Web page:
LONDON (AFP) – Britain said it will lift its two-week coronavirus quarantine rule for visitors arriving from some “low risk” countries, after pressure from airlines and the tourism sector.
The government said it will publish a list next week of the countries from where people will be allowed to enter Britain without needing to self-isolate for 14 days, as currently required.
The announcement will follow discussions with countries including France, Greece and Spain in “the coming days”, with the changes set to take effect in the week beginning July 6.
“Our new risk-assessment system will enable us to carefully open a number of safe travel routes around the world,” a United Kingdom (UK) government spokesman said.
The foreign office will also be updating its travel guidance, which currently advises against all non-essential travel outside Britain, to permit trips on travel corridors.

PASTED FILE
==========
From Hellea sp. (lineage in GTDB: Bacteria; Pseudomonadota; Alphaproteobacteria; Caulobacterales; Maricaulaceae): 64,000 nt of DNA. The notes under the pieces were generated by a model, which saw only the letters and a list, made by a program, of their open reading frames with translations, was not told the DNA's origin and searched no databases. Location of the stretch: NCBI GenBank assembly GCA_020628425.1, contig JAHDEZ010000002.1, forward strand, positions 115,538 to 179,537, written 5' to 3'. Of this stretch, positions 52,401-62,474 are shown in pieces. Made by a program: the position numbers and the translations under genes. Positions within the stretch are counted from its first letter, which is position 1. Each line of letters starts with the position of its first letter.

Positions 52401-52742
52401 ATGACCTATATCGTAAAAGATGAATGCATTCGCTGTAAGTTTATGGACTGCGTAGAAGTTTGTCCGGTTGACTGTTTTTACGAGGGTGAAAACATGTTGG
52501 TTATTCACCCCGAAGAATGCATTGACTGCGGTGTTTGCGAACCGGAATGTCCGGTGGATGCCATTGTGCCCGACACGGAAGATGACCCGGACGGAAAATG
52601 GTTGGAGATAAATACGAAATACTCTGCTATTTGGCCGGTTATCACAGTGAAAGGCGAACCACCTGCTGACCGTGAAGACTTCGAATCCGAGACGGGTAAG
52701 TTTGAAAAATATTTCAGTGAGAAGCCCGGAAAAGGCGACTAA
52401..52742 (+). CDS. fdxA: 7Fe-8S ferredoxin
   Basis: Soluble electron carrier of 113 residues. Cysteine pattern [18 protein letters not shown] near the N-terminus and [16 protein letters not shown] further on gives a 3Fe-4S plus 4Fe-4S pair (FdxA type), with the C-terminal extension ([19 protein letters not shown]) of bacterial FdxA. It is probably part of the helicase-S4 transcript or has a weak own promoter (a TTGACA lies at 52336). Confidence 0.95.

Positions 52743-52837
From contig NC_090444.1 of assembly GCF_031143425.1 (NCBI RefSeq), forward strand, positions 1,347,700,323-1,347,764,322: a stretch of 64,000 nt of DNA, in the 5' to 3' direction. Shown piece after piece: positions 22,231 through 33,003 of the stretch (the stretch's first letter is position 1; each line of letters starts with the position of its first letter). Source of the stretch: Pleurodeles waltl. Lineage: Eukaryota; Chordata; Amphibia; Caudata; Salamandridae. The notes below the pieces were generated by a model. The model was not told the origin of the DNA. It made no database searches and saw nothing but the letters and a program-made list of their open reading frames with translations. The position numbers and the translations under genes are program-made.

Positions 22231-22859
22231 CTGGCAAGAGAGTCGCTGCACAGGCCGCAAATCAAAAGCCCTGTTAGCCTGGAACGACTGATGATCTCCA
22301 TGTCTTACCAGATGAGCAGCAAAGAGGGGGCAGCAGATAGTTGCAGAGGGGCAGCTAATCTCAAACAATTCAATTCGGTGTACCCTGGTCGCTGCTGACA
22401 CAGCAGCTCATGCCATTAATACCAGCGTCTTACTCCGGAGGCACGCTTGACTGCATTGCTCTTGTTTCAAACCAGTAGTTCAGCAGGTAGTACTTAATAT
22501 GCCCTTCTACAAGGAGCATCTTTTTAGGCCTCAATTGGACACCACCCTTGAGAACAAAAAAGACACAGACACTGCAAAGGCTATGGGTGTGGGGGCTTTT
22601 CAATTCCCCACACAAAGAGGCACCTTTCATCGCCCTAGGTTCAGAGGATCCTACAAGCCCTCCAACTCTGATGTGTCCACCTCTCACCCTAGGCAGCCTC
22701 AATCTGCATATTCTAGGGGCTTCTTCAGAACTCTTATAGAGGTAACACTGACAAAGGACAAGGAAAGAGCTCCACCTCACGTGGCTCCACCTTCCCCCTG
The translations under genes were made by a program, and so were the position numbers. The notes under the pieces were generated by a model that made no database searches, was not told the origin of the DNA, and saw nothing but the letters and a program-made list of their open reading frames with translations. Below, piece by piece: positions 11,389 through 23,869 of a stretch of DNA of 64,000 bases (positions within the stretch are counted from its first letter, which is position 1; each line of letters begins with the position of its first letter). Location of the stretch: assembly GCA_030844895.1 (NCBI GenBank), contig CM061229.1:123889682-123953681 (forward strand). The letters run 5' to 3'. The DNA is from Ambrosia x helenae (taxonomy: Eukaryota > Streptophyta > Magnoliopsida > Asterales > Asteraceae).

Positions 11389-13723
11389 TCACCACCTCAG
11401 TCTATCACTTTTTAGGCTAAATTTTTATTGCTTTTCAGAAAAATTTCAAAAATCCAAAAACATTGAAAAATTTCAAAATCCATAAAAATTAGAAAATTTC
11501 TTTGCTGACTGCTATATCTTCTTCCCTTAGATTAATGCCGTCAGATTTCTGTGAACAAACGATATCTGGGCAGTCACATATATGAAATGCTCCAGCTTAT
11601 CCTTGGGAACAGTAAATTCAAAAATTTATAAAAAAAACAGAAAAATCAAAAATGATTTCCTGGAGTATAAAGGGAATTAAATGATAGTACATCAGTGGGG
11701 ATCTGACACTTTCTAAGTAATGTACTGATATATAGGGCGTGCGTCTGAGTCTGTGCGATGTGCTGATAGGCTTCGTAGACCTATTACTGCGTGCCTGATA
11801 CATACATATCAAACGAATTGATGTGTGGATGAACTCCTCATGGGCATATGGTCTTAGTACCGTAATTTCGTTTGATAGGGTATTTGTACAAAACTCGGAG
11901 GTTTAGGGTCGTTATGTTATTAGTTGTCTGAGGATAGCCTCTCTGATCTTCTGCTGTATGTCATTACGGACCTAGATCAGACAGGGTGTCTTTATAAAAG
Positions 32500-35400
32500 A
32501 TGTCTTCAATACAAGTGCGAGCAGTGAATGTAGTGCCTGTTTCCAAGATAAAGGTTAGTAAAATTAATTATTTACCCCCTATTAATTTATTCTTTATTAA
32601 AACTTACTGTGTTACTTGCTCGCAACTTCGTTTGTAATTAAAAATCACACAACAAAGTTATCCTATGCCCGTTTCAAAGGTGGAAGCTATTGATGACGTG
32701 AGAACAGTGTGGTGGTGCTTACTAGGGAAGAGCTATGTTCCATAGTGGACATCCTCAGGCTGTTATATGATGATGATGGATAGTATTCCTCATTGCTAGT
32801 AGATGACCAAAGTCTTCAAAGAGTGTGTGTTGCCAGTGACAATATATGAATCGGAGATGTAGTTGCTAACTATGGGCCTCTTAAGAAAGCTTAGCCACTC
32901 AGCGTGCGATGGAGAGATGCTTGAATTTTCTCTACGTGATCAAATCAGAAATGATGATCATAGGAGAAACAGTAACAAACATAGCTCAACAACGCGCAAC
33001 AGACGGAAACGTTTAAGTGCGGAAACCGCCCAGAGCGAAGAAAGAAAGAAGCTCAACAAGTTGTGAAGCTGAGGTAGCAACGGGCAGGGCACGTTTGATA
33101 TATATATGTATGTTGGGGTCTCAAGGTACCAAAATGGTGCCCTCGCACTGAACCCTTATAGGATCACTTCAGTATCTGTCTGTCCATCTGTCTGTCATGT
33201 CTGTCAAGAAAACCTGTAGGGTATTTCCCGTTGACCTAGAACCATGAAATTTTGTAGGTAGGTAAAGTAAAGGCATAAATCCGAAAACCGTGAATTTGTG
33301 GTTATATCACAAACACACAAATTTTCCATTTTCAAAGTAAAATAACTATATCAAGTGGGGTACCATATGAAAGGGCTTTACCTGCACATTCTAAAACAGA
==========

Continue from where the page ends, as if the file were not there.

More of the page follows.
All passengers will be required by law to wear face coverings on planes and ferries, it added. Britain introduced its quarantine regime for most travellers arriving into the country on June 8, vowing to review the measures every three weeks.
The rules also applied to any Britons who had left the country and were returning.
It has faced criticism – and legal challenges – from airlines hard-hit by the pandemic, as well as from others in the travel industry who have argued it will devastate the domestic tourism sector.
Ministers have insisted for weeks they were looking at creating so-called air bridges with countries with low rates of virus transmission.
But they have yet to provide any clear details of the plan.